Dietary ROOTS: Domestication, Diet, and Diseases

Humans are unique for their immense diversity in dietary intake, which has facilitated human adaptation to most environmental niches. This dietary flexibility is a major achievement of human culture. It is the result of a combination of the ability to develop new technologies that facilitate food production, diverse and highly evolved culinary traditions, and social rules that further shape human omnivore biology. Determining the origins of foodstuffs and uncovering how cultural practices and connectivities shape dietary intake is key to diagnosing the relationship between dietary changes, animal, human and plant phenotypes, and diseases.

By integrating archaeological and biomolecular techniques, Dietary ROOTS investigates how ancient subsistence practices were reciprocally influenced by both environmental and social factors (e.g. climate, land-use, social hierarchies, and worldviews). It also identifies the role that different degrees of connectivities played. The Subcluster links these palaeodietary findings with the development of nutritional and metabolic diseases identifiable in the genomic, proteomic, metabolomic, and osteological record. Dietary ROOTS will achieve this via three primary research themes:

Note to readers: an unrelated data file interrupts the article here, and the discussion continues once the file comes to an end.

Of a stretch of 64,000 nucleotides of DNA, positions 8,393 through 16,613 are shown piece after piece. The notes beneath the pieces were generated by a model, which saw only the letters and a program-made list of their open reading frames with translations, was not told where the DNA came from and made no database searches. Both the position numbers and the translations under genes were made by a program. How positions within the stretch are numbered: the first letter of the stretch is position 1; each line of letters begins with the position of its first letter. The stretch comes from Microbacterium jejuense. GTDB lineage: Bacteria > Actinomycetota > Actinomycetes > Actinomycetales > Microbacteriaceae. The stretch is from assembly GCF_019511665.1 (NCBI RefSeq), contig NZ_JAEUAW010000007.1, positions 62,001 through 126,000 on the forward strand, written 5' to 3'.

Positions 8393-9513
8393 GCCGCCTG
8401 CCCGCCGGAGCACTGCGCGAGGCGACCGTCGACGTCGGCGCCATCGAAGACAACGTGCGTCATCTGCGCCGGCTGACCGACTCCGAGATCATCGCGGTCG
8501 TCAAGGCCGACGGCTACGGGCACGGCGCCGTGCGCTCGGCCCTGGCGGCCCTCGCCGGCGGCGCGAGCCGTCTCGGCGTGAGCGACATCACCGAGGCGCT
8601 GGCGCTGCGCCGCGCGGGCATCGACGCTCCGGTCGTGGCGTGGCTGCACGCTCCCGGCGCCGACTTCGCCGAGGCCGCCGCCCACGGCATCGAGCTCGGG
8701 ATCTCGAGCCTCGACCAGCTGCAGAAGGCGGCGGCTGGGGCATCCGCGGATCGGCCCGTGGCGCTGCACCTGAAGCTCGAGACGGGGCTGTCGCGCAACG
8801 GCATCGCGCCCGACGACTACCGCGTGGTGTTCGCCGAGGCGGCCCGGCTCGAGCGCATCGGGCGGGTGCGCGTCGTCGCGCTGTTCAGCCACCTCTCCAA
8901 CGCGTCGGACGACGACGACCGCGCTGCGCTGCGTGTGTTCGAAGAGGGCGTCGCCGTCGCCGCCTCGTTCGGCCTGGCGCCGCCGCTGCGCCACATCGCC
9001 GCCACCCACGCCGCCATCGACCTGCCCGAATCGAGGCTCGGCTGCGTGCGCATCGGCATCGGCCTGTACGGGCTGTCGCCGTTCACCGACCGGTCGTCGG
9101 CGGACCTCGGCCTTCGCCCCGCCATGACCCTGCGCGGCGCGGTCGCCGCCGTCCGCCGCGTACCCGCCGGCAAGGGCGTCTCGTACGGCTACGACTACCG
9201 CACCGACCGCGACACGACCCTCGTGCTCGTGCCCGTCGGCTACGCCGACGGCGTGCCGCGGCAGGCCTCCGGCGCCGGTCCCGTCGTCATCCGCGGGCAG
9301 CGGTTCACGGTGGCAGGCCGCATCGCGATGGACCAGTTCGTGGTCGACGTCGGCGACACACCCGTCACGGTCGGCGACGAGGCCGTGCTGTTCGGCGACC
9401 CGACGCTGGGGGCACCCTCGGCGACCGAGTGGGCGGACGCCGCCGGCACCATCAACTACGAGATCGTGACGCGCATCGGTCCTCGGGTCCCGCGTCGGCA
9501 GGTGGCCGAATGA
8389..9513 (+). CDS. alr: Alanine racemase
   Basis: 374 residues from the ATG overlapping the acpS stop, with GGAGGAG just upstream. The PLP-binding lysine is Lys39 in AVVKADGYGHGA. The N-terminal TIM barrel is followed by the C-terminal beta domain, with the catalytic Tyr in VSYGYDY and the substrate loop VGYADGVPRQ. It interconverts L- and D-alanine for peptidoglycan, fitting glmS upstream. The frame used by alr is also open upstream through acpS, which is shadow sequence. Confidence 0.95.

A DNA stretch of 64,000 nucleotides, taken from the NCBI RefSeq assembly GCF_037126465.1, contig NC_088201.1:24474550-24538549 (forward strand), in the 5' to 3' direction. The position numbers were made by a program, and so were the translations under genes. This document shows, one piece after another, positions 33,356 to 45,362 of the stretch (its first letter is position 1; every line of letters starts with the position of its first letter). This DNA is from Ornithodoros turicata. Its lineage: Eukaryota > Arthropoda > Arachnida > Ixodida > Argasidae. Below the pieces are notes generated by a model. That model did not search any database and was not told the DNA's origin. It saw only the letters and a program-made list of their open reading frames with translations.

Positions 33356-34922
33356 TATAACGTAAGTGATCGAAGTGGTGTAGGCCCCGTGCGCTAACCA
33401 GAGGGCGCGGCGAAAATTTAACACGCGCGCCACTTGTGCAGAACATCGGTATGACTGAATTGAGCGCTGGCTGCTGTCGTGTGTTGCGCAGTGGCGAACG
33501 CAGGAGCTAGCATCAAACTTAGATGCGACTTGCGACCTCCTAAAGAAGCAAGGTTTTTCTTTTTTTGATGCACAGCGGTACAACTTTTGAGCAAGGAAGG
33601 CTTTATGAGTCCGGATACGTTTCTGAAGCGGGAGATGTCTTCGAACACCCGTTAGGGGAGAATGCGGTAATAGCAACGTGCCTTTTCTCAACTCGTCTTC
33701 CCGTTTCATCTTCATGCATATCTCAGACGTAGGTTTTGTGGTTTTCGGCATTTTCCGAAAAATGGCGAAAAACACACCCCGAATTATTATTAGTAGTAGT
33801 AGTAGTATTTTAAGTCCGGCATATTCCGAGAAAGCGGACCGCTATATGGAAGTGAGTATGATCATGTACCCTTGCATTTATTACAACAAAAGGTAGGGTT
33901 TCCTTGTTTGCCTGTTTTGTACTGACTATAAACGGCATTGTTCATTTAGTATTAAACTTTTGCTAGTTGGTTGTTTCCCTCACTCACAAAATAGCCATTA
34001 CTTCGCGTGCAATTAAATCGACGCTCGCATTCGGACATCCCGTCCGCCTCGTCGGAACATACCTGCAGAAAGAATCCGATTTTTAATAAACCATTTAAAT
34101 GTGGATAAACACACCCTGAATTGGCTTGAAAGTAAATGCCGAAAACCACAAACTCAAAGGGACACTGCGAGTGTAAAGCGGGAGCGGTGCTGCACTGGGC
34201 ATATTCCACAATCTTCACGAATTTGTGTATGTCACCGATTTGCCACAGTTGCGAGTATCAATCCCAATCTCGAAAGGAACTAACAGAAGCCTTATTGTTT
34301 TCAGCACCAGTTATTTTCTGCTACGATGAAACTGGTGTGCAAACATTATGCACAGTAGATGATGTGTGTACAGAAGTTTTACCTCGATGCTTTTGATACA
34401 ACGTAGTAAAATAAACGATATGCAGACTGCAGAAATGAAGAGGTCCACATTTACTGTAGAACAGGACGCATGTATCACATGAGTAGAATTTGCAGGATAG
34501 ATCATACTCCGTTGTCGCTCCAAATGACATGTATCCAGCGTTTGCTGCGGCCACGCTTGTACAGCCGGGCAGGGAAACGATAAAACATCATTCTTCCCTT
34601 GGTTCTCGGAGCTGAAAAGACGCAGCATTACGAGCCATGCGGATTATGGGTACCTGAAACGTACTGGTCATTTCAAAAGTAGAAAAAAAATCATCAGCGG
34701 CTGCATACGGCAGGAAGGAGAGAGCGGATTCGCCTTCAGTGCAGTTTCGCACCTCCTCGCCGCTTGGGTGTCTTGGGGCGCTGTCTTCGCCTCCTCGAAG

1. Food traits: The co-evolutionary dynamics between subsistence practices, economic goals, social demands, and trait selection in plants and animals by humans during domestication;
  2. Food culture: The interrelationship between the development of food processing techniques, food products, and the socio-cultural sphere;
  3. Diseases: The impact of food on the development of nutritional and metabolic diseases.

The main research questions addressed by Dietary ROOTS are: what were the co-evolutionary dynamics between daily subsistence practices, economic goals, social demands, and trait selection in plants and animals? What was the impact of social-cultural factors on the development of food procurement and processing techniques and food culture? What role did trait selection in food sources and food culture play in the evolution of metabolic and nutritional diseases?



Fieldwork + Activities


Participating Institutions